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Updated 9:30 AM September 8, 2009

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U-M welcomes new faculty at fair, luncheon

U-M welcomed new members to its scholarly ranks Wednesday during the New Faculty Orientation, which featured an information fair and luncheon with top academic leaders at the Michigan League.
During New Faculty Orientation, Vanita Sanders and Carole Lapidos of the Office of Academic Multicultural Initiatives talk to Julian Mortenson, who is new to the Law School. (Photo by Martin Vloet, U-M Photo Services)

Approximately 150 new professors, assistant professors and associate professors, ranging from a national expert on prison reform to a proponent of using cell phones as musical instruments, turned out for the event that served as the first public gathering of the university's 2009-10 academic year.

"I am particularly excited about your decision to join the Michigan faculty, because at perhaps no other time in our history have we looked to teaching, research and scholarship as critical to our wellbeing as a state, region and country," President Mary Sue Coleman said in her luncheon address.

Also addressing the crowd were Teresa Sullivan, provost and executive vice president for academic affairs; Lester Monts, senior vice provost for academic affairs; and Constance Cook, associate vice provost for academic affairs and executive director of the Center for Research on Learning and Teaching, which co-sponsored the event with the Office of the Provost and Executive Vice President for Academic Affairs.

Sullivan told those at the luncheon they would find their work at U-M to be similar to the learning and teaching they engaged in at graduate school or in their post-doctoral studies.

"You've been doing this for some time now and have demonstrated that you're good at it. That's why we invited you to join us," Sullivan said. "And now we want you to continue doing what you're good at, examining new questions and developing collaborative research and teaching with new colleagues."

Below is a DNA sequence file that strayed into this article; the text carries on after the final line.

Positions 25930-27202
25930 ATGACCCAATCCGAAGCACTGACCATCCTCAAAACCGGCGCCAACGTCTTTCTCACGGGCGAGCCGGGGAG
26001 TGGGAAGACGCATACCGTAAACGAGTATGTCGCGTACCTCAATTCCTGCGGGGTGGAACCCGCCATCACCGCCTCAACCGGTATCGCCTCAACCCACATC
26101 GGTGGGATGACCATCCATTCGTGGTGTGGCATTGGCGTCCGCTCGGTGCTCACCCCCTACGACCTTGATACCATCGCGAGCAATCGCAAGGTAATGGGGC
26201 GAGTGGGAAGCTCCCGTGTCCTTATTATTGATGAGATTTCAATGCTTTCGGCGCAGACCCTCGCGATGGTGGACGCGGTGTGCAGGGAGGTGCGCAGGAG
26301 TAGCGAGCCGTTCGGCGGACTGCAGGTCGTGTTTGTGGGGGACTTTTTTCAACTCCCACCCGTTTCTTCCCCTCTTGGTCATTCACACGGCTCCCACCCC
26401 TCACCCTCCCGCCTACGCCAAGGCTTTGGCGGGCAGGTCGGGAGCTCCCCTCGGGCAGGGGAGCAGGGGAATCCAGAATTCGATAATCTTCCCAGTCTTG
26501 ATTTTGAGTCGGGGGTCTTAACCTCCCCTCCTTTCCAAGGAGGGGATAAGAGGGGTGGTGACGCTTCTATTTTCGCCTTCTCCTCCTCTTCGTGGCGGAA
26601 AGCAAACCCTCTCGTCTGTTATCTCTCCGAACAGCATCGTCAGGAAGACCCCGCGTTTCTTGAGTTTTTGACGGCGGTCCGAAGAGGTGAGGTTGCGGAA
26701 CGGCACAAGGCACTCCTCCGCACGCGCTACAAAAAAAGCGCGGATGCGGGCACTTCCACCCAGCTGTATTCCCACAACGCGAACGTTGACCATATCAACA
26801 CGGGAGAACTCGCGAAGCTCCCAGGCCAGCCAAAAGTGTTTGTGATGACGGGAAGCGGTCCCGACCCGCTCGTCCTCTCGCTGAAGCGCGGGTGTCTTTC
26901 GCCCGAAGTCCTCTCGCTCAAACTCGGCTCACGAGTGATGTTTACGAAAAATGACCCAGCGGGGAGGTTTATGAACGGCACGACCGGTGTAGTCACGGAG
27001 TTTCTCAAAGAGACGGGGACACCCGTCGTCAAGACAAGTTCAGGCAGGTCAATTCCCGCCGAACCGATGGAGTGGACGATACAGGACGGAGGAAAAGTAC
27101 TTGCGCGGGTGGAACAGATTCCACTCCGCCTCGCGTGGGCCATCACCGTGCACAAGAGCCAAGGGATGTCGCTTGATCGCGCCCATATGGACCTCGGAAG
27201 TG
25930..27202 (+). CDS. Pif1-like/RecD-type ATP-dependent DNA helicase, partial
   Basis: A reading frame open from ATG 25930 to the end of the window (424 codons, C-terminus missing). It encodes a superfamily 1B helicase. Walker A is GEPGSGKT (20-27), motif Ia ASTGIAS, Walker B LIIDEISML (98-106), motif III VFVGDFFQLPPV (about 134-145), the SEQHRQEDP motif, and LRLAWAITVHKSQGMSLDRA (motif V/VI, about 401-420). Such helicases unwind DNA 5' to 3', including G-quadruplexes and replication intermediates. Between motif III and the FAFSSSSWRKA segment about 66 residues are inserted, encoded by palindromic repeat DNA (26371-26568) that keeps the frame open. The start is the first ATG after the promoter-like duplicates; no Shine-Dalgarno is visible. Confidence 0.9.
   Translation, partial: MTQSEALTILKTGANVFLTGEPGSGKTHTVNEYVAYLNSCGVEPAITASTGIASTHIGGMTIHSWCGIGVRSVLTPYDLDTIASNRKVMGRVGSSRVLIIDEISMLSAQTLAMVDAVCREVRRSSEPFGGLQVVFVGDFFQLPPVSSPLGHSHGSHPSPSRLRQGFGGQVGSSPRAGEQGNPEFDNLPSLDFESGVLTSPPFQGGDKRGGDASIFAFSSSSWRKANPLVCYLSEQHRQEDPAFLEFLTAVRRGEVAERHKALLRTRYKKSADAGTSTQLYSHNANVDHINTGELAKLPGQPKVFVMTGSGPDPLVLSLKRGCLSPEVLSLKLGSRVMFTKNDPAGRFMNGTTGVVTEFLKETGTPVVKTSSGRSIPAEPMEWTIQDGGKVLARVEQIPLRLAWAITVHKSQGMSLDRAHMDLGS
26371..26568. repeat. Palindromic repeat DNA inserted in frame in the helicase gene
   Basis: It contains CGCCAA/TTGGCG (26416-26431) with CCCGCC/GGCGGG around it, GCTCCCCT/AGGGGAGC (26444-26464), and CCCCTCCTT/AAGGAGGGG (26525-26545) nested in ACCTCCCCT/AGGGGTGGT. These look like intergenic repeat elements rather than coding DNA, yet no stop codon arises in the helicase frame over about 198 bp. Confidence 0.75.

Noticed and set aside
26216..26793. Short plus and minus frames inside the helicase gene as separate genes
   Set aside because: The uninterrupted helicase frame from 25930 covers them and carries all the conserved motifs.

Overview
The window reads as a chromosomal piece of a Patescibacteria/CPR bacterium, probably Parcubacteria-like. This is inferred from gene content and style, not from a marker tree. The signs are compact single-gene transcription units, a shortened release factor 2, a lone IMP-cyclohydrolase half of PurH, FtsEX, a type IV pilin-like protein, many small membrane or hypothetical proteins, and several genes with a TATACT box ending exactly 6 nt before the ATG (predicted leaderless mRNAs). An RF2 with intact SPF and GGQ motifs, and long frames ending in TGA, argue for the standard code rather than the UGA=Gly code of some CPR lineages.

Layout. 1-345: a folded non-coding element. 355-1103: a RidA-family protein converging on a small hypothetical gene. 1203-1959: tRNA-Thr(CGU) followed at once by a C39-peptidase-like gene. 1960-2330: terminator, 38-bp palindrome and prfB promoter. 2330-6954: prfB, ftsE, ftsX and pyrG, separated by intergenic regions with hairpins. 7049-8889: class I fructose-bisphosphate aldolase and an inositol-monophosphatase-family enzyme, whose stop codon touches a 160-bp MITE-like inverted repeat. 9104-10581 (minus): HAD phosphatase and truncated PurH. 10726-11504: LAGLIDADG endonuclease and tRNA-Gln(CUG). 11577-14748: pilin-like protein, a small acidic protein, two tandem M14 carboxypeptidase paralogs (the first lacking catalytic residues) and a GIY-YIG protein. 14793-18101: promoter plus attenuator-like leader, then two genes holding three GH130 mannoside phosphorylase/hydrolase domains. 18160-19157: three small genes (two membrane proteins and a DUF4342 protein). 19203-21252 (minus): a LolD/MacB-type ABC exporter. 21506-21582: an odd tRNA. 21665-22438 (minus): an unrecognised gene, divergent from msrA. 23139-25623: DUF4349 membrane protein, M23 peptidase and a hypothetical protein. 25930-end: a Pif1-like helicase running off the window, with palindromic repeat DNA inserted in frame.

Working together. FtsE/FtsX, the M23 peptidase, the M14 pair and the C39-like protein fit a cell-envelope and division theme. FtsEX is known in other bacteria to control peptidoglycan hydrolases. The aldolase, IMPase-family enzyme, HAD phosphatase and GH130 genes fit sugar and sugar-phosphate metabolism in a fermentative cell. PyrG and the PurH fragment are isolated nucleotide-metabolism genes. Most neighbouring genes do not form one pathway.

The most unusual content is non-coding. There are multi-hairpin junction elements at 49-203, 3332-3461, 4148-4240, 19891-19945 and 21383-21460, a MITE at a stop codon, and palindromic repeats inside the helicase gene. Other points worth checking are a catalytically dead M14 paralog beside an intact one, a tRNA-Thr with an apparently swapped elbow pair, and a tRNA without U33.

At the information fair, representatives from key university offices provided materials and answered questions.

During her remarks, Coleman pointed to the diverse range of talents joining U-M. Among those she highlighted were:

• Margo Schlanger of the Law School, an expert in civil rights, prison reform, torts and empirical legal studies who clerked for Associate Justice Ruth Bader Ginsburg of the U.S. Supreme Court.

• Eric Bell, associate professor of astronomy, one of the leading researchers in galaxy formation and evolution.

• Georg Essl, with a dual appointment in the College of Engineering and the School of Music, Theater & Dance. His current research is in mobile phones as musical instruments.

• Osman Khan, assistant professor of art and design. He was not on hand for the orientation because he is participating in a 20-day artist residency/expedition to the Arctic Circle.

"All of these broad, deep, fascinating interests are why you are here. You bring unique professional experiences and personal histories that strengthen our university. You make Michigan more interesting intellectually," Coleman said.

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